Her father sitting quietly in the passenger seat faces towards Sara and grins, “Not today, sweetie.”
When it seems like hours have gone by, they arrive at the food store. She grabs her father’s black coat at the end of the arm. “Wait, Daddy,” she articulates as she hobbles to be beside his leg.
“Are we going to get apple sauce,” she asks. This is very much a concern to her.
“Of course,” her dad answers.
“But the good kind? Not the one that you got last time. It tasted funny.”
“How about you pick it this time, so we know which one you like?” He purposes.
Besides getting her favorite apple sauce, this isn’t a very fun day from what she can remember from these occasional long trips to the good food store from what her mother calls this place. It takes forever to buy everything resulting in the food cart holding boxes and boxes of food. So much food that towards the end of her mother has to place the milk and teddy grams on the seat on the cart where the babies sit.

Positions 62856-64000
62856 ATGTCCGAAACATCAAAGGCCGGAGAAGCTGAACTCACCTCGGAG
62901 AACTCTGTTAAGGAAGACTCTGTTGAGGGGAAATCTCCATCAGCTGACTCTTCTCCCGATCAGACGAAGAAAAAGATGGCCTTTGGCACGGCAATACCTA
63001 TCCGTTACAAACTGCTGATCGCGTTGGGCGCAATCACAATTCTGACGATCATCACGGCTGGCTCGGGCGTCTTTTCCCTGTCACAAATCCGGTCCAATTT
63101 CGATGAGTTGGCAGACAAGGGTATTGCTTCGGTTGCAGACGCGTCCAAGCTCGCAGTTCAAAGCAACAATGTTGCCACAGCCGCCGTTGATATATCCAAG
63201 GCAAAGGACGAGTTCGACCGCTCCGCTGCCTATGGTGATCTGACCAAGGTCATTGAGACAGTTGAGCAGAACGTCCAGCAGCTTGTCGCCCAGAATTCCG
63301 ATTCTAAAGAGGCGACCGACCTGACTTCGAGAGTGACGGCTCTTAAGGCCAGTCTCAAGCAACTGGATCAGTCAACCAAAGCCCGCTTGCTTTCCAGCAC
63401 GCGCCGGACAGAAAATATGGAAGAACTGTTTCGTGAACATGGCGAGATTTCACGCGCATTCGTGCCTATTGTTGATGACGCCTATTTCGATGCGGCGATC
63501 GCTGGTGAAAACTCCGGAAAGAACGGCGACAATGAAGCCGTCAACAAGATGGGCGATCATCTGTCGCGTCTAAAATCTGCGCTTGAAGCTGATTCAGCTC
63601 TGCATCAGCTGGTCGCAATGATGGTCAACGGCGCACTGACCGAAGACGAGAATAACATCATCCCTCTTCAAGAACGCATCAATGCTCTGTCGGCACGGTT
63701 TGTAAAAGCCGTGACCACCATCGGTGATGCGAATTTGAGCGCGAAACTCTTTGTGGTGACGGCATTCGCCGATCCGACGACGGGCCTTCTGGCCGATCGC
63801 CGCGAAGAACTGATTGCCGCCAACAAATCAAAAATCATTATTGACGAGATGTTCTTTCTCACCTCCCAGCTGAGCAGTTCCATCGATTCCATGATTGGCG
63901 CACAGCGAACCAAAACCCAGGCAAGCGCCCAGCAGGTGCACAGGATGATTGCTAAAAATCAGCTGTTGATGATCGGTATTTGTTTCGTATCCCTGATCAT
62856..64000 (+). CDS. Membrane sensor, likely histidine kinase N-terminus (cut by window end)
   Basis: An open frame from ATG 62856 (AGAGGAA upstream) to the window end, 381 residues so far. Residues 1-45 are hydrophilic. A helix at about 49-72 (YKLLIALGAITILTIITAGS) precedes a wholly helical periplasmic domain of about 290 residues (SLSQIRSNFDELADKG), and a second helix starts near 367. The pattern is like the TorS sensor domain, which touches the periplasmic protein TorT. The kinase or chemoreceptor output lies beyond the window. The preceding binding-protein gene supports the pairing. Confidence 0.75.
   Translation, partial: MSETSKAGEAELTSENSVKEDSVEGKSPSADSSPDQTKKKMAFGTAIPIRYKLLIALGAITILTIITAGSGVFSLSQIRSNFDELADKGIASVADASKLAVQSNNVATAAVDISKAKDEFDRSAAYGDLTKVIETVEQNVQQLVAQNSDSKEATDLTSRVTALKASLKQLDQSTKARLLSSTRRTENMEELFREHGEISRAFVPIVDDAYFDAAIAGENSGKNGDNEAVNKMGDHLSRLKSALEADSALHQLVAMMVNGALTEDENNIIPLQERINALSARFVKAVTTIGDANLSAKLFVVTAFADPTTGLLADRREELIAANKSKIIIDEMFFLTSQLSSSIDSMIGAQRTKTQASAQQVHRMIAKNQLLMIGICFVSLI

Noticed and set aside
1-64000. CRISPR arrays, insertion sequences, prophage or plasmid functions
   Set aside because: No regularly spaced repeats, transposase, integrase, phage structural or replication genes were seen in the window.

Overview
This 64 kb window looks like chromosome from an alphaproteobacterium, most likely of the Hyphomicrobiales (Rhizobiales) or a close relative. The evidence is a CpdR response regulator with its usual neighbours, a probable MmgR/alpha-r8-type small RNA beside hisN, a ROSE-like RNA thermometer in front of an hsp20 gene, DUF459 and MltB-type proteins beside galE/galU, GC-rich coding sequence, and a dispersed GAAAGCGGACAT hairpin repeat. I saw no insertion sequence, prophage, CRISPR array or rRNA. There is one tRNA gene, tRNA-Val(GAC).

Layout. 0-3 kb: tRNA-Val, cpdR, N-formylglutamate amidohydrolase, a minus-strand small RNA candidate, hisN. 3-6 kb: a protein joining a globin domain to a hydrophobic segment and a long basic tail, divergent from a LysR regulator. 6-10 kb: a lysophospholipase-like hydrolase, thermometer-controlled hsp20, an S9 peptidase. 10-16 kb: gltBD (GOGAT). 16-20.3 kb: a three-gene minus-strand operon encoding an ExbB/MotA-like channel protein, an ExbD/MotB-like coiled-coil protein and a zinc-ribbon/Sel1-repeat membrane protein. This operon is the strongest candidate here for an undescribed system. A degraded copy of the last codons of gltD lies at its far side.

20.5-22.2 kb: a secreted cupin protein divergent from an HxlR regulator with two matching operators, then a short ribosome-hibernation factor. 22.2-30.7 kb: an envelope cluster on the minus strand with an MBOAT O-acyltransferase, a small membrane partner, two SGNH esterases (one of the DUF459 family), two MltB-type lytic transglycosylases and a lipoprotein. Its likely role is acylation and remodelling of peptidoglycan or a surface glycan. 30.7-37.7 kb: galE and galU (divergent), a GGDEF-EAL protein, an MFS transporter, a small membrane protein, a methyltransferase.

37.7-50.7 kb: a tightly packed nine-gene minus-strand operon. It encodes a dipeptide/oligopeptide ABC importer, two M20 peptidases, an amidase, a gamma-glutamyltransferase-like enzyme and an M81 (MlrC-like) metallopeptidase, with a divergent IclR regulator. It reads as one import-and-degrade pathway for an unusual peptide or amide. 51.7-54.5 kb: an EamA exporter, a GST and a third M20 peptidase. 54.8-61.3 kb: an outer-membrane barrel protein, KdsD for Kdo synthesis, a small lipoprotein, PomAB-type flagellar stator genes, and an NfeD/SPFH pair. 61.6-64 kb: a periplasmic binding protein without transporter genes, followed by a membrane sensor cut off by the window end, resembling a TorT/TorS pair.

As the sliding door opens a man is standing in a brown leather jacket wearing a black shirt and denim jeans clinging to a personal shopping basket. He looks up to Sara’s mom and drops his basket revealing his corn that spills out on to the floor. Sara thinks it’s silly and laughs.
Kevin usually believes in God. He goes to church every day waiting for his miraculous answers that Priest Paul guarantees. But, he doesn’t feel it anymore. There’s no will to go. Because going would mean that he cares.
His phone rings and it’s his mother. It’s a silly thing for a man to have his mother check up on him every week, he knows it. He flips the phone on and all he has to say is a hello and his mother rambles on about a barbeque that his mother’s neighborhood. He doesn’t know if she’s seriously expecting him to go to them. What would a grown man do at a barbeque coordinated by a group of old women? Occasionally nod, as they discuss today’s sermon and how it’s different than “back then.”